For CUDA 11.0 and Python 3.8
conda install -c rapidsai -c nvidia -c conda-forge \
    cusignal=21.08 python=3.8 cudatoolkit=11.0

# or, for CUDA 11.2 and Python 3.8
conda install -c rapidsai -c nvidia -c conda-forge \
    cusignal=21.08 python=3.8 cudatoolkit=11.2

For the nightly verison of cusignal, currently 21.10a:

For CUDA 11.0 and Python 3.8
conda install -c rapidsai-nightly -c nvidia -c conda-forge \
    cusignal=21.08 python=3.8 cudatoolkit=11.0

For CUDA 11.0 and Python 3.8
conda install -c rapidsai-nightly -c nvidia -c conda-forge \
    cusignal=21.08 python=3.8 cudatoolkit=11.2

While only CUDA 11.0 and 11.2 are officially supported, cuSignal has been confirmed to work with CUDA version 10.2 and above. If you run into any issues with the conda install, please follow the source installation instructions, below.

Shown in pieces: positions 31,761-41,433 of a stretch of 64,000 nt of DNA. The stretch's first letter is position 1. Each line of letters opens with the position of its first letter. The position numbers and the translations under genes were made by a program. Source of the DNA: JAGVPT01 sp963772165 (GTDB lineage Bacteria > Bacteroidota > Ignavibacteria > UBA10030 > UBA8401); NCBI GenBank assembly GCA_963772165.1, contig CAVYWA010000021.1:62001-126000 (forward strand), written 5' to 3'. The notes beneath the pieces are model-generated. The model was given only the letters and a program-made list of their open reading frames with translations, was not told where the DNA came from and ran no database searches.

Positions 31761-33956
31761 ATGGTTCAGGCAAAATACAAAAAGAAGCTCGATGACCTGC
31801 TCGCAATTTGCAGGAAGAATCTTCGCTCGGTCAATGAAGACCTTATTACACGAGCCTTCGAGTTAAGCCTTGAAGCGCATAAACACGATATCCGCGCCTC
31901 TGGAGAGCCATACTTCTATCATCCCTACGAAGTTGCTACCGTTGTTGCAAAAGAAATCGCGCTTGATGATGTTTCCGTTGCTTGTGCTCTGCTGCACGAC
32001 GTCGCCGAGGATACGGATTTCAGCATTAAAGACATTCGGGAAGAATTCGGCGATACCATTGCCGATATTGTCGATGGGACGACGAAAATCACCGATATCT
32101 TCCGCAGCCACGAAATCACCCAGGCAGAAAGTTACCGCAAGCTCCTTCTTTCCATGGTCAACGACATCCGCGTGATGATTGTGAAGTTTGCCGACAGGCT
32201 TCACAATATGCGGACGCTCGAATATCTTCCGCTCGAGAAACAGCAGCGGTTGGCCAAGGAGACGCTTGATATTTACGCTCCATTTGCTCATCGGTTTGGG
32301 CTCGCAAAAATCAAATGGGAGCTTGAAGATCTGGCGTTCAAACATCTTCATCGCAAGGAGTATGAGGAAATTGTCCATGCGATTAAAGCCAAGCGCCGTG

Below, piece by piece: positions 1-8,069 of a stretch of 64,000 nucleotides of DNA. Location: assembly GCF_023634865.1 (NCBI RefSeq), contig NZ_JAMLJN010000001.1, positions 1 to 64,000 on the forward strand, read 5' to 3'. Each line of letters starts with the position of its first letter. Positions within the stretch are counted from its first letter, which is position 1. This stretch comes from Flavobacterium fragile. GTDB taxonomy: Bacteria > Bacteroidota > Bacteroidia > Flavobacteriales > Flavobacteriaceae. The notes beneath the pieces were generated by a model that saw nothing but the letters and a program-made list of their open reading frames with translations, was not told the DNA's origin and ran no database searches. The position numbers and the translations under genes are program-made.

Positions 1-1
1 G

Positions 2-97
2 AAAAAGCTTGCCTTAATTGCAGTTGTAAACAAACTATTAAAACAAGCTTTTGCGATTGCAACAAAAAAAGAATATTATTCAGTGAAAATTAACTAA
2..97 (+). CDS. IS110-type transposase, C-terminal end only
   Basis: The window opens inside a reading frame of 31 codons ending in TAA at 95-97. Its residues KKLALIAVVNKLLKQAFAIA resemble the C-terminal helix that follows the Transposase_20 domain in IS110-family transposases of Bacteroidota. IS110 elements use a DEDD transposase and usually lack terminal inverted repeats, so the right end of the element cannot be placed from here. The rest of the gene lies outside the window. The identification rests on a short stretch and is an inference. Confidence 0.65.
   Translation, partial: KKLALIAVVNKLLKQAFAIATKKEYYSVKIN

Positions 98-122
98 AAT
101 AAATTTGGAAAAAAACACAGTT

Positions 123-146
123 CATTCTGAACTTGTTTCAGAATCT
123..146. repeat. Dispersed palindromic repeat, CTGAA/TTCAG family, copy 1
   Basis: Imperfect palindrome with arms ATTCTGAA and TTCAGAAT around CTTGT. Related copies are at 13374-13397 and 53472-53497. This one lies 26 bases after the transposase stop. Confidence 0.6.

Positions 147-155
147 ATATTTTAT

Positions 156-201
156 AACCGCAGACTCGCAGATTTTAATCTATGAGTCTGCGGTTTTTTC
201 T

For more OS and version information, please visit the RAPIDS version picker.

Source, aarch64 (Jetson Nano, TK1, TX2, Xavier), Linux OS

Since the Jetson platform is based on the arm chipset, we need to use an aarch64 supported Anaconda environment. While there are multiple options here, we recommend miniforge. Further, it's assumed that your Jetson device is running a current (>= 4.3) edition of JetPack and contains the CUDA Toolkit.

  1. Clone the cuSignal repository

    # Set the location to cuSignal in an environment variable CUSIGNAL_HOME
    export CUSIGNAL_HOME=$(pwd)/cusignal
    
    # Download the cuSignal repo
    git clone https://github.com/rapidsai/cusignal.git $CUSIGNAL_HOME
  2. Install miniforge and create the cuSignal conda environment:

    cd $CUSIGNAL_HOME
    conda env create -f conda/environments/cusignal_jetson_base.yml